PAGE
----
As same-sex couples in the United States finally celebrate nationwide marriage equality, Spain is marking 10 years since it legalized gay nuptials.
Spain was only the third equality nation in the world to legalize marriage equality, behind the Netherlands (2001) and Belgium (2003). However, Spain’s law was said to be the most liberal at the time, also extending adoption rights to same-sex couples.
Despite strong opposition from the Roman Catholic Church, Spain’s Parliament voted 187 to 147 in favor of same-sex marriage, which was supported by 66 percent of residents and championed by Socialist Prime Minister José Luis Rodríguez Zapatero.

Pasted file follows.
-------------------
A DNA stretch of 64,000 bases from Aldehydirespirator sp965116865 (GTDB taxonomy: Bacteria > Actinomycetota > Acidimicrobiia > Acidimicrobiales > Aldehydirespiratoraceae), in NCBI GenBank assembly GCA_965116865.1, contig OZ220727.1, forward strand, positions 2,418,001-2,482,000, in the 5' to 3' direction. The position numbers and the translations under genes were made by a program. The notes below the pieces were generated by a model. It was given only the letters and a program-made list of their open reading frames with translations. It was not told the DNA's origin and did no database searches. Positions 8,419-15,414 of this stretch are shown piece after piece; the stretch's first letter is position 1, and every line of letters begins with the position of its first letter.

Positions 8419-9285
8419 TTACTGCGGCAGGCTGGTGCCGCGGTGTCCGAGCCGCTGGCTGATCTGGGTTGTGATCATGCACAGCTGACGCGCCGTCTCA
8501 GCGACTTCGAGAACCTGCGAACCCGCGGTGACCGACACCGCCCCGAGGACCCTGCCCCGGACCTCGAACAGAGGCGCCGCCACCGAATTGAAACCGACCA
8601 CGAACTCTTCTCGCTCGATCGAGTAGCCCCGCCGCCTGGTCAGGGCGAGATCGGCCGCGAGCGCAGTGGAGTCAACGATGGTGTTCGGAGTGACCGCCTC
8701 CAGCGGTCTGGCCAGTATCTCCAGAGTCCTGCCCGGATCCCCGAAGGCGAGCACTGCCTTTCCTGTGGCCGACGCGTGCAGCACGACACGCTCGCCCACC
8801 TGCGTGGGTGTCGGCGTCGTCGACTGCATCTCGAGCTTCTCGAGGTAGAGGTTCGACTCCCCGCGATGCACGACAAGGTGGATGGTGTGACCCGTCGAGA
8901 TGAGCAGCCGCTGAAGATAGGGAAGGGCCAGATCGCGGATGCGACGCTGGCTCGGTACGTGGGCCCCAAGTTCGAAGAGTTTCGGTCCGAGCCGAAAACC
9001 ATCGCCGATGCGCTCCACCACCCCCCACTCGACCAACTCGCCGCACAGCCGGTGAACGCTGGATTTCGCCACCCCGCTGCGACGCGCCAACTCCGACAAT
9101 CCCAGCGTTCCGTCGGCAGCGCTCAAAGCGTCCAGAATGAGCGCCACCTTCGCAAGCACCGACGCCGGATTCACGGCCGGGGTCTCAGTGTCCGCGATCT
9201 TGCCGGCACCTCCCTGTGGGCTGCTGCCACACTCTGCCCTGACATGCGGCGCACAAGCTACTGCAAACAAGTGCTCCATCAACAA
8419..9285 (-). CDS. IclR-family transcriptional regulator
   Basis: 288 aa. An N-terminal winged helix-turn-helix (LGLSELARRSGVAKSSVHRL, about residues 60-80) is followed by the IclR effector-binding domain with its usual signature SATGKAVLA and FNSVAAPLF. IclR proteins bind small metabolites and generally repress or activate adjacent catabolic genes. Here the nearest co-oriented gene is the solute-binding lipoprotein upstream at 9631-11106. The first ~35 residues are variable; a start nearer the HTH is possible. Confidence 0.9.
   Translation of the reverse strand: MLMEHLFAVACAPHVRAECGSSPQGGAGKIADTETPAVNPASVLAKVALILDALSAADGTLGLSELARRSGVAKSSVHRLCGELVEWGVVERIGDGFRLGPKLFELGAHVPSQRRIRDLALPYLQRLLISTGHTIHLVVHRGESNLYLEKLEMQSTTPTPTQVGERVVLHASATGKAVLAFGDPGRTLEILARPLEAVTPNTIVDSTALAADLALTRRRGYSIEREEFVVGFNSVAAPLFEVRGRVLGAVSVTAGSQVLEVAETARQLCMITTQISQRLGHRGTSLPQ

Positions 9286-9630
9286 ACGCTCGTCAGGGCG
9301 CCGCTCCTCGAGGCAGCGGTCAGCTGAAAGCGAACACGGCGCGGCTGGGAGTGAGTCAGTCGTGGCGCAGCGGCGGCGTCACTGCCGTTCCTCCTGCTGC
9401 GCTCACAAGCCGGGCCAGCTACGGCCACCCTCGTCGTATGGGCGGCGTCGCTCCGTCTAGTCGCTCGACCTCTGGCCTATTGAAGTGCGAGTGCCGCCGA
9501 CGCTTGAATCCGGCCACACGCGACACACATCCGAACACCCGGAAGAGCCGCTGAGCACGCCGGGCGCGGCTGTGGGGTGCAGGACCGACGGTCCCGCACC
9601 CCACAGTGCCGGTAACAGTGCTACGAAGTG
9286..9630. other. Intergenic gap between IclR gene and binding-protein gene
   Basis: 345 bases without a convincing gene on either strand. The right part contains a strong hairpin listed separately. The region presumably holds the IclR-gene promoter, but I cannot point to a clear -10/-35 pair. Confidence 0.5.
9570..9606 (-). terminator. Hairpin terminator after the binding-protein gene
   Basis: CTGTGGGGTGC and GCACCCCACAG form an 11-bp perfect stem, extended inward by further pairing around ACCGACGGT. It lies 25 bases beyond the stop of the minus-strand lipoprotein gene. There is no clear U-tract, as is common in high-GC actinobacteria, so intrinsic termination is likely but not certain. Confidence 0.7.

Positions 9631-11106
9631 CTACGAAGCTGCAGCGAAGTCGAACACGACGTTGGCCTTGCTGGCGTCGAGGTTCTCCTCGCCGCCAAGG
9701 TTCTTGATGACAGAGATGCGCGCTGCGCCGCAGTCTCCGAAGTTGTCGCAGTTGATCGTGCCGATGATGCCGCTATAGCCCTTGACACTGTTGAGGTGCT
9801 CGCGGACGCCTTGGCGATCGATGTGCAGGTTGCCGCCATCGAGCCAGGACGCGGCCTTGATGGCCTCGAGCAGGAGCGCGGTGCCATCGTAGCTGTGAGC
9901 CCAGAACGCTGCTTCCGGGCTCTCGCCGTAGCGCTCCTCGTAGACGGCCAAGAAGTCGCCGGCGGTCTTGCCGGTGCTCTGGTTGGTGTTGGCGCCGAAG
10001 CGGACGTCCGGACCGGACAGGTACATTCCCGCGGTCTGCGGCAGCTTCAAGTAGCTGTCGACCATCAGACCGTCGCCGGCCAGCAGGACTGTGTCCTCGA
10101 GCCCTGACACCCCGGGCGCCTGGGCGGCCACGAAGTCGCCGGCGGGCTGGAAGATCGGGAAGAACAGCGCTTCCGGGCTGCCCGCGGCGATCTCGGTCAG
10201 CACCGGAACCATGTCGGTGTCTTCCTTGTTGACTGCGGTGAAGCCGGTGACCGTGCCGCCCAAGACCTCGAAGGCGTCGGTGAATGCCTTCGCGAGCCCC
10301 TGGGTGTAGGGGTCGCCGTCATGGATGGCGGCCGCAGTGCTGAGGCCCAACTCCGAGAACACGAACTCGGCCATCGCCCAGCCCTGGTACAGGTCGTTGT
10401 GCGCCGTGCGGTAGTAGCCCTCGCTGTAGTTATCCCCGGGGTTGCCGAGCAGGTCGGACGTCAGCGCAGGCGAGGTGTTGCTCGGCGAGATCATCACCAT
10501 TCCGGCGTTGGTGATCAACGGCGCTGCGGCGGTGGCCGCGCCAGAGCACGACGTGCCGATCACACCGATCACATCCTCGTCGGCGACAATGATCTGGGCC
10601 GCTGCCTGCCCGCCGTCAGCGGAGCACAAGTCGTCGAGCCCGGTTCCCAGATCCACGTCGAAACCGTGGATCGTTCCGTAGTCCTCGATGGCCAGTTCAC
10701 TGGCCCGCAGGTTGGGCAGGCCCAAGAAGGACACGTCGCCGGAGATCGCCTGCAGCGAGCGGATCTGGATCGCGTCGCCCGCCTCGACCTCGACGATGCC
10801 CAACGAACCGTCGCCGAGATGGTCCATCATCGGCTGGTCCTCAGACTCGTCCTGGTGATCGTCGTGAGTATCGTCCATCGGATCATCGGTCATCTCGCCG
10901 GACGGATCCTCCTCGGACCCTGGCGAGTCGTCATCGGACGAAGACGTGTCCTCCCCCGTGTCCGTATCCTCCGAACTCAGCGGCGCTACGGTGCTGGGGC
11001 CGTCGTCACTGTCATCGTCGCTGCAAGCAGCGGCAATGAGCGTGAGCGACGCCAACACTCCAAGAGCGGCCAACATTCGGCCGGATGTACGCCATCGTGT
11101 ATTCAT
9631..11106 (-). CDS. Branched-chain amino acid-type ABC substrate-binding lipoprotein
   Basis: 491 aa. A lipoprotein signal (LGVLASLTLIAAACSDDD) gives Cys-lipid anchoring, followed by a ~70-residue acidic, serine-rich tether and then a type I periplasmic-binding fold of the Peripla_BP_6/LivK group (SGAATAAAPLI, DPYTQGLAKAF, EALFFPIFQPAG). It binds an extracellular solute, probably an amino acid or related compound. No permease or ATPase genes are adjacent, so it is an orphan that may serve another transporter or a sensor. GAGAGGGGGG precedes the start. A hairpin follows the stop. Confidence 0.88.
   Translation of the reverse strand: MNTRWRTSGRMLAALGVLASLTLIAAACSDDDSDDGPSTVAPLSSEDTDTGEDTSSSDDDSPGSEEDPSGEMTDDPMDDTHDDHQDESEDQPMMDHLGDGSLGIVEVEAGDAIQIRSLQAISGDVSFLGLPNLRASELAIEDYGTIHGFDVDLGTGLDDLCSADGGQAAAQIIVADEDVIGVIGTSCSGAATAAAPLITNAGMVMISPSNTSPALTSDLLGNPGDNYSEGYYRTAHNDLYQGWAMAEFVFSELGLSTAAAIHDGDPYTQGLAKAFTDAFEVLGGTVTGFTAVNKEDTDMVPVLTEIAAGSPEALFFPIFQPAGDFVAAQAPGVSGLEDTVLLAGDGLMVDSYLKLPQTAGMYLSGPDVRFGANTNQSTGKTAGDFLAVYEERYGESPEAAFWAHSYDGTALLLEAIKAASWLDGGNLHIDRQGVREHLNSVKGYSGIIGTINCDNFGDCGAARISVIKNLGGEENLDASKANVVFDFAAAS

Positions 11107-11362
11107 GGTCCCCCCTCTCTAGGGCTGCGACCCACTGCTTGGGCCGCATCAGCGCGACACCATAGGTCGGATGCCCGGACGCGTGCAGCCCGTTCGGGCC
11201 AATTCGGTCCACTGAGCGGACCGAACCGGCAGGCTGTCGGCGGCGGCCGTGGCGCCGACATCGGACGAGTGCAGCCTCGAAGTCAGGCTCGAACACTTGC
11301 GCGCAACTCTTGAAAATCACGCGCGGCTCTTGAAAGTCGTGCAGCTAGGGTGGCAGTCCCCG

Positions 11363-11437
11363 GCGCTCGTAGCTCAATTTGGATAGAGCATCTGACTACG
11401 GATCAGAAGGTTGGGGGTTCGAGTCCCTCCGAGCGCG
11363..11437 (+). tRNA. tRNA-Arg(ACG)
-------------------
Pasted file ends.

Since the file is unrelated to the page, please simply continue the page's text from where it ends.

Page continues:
From a New York Times report on the vote:
Catholic leaders, including Vatican officials, lobbied furiously against the bill, calling it an assault on the institution of marriage and a threat to social stability.
“Faced with such a distressing and grave situation, we must trust that Spanish society will know how to stand up for marriage, family and children,” the Spanish Conference of Catholic Bishops said in a statement on Thursday.
Some bishops said that if the bill became law, Catholics working in the government should refuse to carry it out, a suggestion that at least one mayor, Francisco Javier León de la Riva of Valladolid, has said he intends to follow.
The first same-sex couple married in Spain on July 11, 2005. Since then, a total of 31,610 same-sex couples have married, according to The Local. Spain’s highest court upheld same-sex marriage in 2012.
Last weekend, more than 1 million people attended Madrid Pride, which is said to be the largest in Europe.
Watch video from Madrid Pride, including footage from the annual “Drag Race” in high heels, below.